As a small business, your financial needs are unique and should be handled differently from those of medium and large-scale businesses. Depending on what stage you’re in, make sure they have experience handling the situations that you are dealing with in the complexities of running your business.
Feel free to ask for references. A professional accountant should have some and be willing to furnish them. Do call the business owners and ask them how their experience was working with this person and if they would recommend them.
2. Do you have experience in my specific industry?
Often, accountants specialize in specific industries, and indeed, different industries have unique financial requirements and different tax laws can apply to certain kinds of products and services. It’s important that the person you hire is well versed in these details.
This holds true for your business structure as well. As discussed earlier, sole proprietorships, LLCs, partnerships, and corporations have different accounting needs, especially during tax season. So it helps if your accountant has experience in your business structure also.
3. What will you do for me?
Tax and audit support are the most basic services that business accountants provide, but you may need more than that. Find out if they do bookkeeping, business valuation, budgeting, or risk assessments.
Highly qualified accountants offer a wide range of services, so get find out everything the accountant could potentially do to help your business.
4. What can you do that will contribute to the growth of my business?
The best CPA for you could turn out to be a valued adviser, contributing to your business growth over the years by equipping you with sound financial practices.
An excellent business accountant should not only put you on good financial footing today, but help you prepare for a successful future.
5. How will we communicate? (And if hiring from a firm, who exactly is my accountant?)
First off, if you are considering hiring from a firm, then you are better off working with a firm similar in size to your business. Small businesses often get assigned to junior accountants in larger firms. Secondly, even with a small firm, you want that one-on-one service, so find out which accountant you’re getting and make decisions about how often and in what modes – in person, by phone, text or email – you will communicate. Just like in marriage, communication is essential to a successful relationship. How much communication depends on the kind of help you need (see the 7 questions above). Your accountant needs to be aware of these needs and be prepared for the right frequency of communication to help you through.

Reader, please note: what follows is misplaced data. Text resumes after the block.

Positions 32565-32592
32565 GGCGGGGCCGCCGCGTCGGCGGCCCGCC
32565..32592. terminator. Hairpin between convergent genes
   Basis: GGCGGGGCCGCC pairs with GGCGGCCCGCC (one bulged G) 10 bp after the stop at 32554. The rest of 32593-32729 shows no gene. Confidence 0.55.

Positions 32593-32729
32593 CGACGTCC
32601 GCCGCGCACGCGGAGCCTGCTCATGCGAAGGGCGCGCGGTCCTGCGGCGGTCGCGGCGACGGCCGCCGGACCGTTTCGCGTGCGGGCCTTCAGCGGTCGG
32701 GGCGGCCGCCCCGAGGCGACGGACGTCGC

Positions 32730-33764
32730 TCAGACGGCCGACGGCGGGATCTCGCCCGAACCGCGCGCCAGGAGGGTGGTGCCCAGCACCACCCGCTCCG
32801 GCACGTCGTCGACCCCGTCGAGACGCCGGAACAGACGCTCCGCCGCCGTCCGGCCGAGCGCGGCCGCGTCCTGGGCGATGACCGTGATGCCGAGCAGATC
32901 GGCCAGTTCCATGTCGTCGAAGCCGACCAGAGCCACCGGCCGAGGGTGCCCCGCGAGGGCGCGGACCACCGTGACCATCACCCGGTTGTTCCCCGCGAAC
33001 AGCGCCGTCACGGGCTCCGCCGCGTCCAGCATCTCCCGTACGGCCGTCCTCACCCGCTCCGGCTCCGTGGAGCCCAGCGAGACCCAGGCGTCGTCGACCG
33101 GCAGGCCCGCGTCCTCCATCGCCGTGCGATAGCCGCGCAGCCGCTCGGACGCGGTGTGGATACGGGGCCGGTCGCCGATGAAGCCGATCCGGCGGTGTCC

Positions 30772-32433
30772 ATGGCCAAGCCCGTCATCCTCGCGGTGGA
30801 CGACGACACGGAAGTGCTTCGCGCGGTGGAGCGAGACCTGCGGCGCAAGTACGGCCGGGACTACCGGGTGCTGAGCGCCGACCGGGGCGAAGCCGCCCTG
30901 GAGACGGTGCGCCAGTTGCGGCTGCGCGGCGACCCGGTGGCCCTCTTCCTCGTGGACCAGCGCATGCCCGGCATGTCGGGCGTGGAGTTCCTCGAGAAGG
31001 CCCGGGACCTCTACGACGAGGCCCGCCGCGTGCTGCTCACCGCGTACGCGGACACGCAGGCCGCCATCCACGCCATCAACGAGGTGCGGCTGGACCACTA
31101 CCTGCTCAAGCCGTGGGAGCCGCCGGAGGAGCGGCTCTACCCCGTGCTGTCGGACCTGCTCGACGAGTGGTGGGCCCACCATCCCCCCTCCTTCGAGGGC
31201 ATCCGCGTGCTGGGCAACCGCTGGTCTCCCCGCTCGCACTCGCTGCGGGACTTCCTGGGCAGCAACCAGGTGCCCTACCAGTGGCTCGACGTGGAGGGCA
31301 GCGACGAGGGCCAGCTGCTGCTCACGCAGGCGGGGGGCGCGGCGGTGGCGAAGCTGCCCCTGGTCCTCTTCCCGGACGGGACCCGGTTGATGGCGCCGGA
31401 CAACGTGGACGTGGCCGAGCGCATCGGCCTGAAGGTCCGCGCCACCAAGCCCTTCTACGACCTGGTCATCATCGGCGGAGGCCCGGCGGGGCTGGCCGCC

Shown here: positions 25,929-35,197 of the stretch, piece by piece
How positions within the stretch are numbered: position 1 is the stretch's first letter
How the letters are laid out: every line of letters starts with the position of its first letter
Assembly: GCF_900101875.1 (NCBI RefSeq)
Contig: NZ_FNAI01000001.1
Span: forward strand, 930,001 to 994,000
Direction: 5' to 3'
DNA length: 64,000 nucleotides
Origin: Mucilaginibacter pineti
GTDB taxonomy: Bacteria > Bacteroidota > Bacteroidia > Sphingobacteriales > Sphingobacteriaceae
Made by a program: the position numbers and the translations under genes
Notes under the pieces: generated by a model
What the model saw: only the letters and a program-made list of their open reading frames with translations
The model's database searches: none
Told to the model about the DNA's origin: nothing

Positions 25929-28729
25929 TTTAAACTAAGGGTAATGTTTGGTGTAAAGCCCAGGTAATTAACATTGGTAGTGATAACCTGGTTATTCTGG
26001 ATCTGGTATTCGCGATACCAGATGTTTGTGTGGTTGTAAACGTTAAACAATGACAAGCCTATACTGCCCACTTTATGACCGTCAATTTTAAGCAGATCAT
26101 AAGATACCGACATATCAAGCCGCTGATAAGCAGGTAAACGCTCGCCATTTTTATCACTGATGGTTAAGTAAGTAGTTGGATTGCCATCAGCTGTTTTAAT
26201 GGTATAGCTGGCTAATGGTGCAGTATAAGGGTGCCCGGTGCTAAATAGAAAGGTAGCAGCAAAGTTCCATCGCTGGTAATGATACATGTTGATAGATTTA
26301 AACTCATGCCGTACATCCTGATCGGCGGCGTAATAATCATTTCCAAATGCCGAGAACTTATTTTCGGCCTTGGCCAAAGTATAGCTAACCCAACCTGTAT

6. What about the billing for your services?
How does that work?
The big question: how much is this going to cost me? Customarily, accountants charge an hourly rate ranging from $100 to $275 per hour. Some work on a monthly retainer. It’s ok, even advisable, to do quote comparisons between a few firms so you can get to know the market and make a sound decision. Don’t automatically go for the highest bidder. A big price tag doesn’t necessarily mean they are the best fit for you. That said, usually the more services your accountant offers, the more they charge.
And The Winner Is…
Your vetting process is done, and you have narrowed the field down to your ideal candidate. Now what?
It’s time to negotiate. This process should have educated you about what is available in accounting services, so now you can negotiate and try to arrive at an agreement that works for both parties. Your accountant may be a bit flexible on the topic of fees. The only way to find out is to politely inquire, and you may find that you save a little money in the end.
The next step is to put the agreement in writing in the form of an engagement letter. It should detail the services, fees and the duration the relationship as agreed upon by both parties.
Now you’re ready to move into a successful future with a good accountant on your team! Remember, communication is key. Meet or speak with him or her at least once a month.
Getting A Good Small Business Account is a Wise Choice
Small business owners value their time. If time is money, then doing your own taxes, bookkeeping and payroll is extremely expensive. Hiring an accountant early in the game will free up valuable hours that you should be spending doing what you do best: growing your business. While you’re doing that, your accountant is helping you manage the increasing revenues and expenses as you grow. That’s a winning formula.